Boiling has the peculiarity of being involved both in frontier technological applications, such as nano cooling and in everyday life activities, such as food cooking. For that reason, everyone is very familiar with this kind of phase transition. Associated with the empirical knowledge of the process, despite decades of years of scientific exploration, there is yet no adequate physical understanding of the phenomenon and its profound nanoscale origins. The main problem is to decipher what is happening at the nanoscale when nucleation occurs on a heated surface. The lack of fundamental understanding of the process has a great impact on the technological development of thermal science, especially in terms of a quantitative prediction of the physical parameters necessary to predict when the boiling occurs and at which rate. The central obstacle lies in the multiscale and non-equilibrium nature of boiling itself, where nucleation and bubble dynamics must coexist in a single description far from thermodynamic equilibrium. Moreover, such description is linked to length and time scales unreachable by the present measurement tools. To date, theory, simulations, and experiments have described the different scales of boiling always compartmentalised and blurred by many uncontrolled parameters. Therefore, until now, a holistic description encompassing the whole aforementioned range of spatial and temporal scales is still lacking, even though strongly desired. Using the new computational tool, we shed new light on the controversial issue of the low boiling onset temperature on putatively ultra-smooth surfaces. The approach covers, with a modest computational cost, the area from nano to micrometers, where most of the controversial observations related to the phenomenon originate. In-silico experiments elucidated several important aspects.
- Surface wettability can drastically influence the onset temperature on ultra-smooth surfaces.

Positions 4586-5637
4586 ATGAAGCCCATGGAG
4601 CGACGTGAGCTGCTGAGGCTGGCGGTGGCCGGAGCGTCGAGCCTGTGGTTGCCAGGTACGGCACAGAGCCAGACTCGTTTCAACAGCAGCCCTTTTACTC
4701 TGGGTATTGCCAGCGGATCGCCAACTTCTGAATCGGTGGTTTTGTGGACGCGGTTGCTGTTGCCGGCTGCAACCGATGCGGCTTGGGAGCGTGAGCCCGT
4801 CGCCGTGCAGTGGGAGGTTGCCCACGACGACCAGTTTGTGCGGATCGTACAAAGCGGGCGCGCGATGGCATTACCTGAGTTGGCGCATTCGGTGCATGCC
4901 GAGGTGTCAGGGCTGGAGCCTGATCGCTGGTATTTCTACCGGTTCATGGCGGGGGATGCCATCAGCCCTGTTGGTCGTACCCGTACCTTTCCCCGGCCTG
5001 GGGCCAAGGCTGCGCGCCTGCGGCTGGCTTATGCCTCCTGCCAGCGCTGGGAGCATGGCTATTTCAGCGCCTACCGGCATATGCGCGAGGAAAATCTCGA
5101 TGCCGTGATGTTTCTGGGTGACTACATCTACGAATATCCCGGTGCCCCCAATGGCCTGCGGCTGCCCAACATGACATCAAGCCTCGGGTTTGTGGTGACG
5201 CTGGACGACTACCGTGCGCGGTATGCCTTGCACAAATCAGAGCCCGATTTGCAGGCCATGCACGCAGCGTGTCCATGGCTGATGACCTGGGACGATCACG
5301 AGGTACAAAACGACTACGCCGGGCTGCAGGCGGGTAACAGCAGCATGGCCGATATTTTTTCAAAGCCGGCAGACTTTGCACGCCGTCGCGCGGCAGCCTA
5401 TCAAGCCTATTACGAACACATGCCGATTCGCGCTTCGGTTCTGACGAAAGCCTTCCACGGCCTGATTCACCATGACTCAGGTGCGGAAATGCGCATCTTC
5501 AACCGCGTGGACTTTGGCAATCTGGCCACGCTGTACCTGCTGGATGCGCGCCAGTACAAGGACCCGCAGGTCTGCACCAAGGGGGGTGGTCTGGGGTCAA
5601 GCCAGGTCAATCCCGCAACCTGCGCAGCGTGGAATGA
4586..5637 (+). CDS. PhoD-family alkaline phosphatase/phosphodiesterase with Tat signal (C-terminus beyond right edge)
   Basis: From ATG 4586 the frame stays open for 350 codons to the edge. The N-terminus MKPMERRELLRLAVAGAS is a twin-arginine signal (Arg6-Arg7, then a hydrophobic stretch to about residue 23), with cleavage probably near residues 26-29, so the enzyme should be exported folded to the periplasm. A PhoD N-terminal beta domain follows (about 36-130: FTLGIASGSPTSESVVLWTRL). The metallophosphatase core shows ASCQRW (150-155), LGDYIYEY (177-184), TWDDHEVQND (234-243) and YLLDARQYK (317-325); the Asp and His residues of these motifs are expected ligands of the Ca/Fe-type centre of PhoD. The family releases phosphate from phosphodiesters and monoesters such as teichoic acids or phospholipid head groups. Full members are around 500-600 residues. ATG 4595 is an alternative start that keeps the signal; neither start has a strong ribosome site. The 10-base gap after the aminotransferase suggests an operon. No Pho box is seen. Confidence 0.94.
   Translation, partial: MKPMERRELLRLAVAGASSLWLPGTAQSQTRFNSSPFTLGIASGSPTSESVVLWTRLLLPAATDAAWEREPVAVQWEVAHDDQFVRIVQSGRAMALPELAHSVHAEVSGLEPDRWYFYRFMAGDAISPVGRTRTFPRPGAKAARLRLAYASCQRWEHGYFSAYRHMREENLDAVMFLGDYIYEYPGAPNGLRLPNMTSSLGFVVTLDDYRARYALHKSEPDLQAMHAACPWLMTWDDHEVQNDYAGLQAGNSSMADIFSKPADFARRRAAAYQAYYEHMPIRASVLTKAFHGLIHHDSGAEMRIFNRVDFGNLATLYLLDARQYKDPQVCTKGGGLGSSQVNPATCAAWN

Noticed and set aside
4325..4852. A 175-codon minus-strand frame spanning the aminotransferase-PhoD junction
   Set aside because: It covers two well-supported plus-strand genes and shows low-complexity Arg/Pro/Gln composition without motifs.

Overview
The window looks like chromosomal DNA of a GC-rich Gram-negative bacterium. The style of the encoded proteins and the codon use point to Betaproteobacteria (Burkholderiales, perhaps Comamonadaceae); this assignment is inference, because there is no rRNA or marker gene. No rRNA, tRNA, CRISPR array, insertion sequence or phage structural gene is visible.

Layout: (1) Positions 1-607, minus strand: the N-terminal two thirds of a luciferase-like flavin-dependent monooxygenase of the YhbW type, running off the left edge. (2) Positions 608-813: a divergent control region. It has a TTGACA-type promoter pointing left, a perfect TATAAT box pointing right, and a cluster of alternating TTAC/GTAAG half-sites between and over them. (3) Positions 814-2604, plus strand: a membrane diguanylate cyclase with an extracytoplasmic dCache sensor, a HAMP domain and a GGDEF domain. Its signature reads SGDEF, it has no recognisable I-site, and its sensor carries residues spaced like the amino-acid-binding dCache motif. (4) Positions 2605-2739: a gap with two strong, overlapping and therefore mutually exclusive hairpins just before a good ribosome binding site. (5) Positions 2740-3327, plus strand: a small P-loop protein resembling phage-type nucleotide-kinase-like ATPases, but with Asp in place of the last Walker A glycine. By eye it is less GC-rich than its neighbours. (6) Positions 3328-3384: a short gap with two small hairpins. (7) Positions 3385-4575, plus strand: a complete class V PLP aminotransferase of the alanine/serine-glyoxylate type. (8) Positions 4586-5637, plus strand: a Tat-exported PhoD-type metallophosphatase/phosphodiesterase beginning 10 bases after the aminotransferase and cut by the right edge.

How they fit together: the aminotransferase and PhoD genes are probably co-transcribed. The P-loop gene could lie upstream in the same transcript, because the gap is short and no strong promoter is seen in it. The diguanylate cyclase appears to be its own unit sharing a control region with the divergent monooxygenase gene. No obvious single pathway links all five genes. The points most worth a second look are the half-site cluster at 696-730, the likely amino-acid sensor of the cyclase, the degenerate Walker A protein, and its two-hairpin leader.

At the nanoscale, on an ideal surface for any value of contact angle, the nucleation of stable bubbles depends on the imposed heat flux.
- Despite the strong out-of-equilibrium nature of the phenomenon, the Classical Nucleation Theory, once corrected with an appropriate Tolman length, can reproduce numerical findings.
Sparse hydrophobic, nanometric patches are found sufficient to trigger nucleation at lower superheat, significantly reducing the onset temperature, and explaining the origin of the observed very low onset boiling temperature.
All these findings are in line with experimental results, considering an extrapolation to microscales.
We also believe that the suitability demonstrated by the mesoscale technique of fluctuating hydrodynamics coupled with diffuse interface models to describe multiscale phenomena such as boiling and cavitation is encouraging for the study of a plethora of thermally activated transitions in dynamic conditions. Along this line, the mesoscale approach may constitute the missing link between macroscopic hydrodynamics and atomistic simulations of phase change. Therefore, the methodology could open a breakthrough pathway towards accurate understanding and prediction of phase transition and it will constitute a pathway for future multi-scale modelling approaches.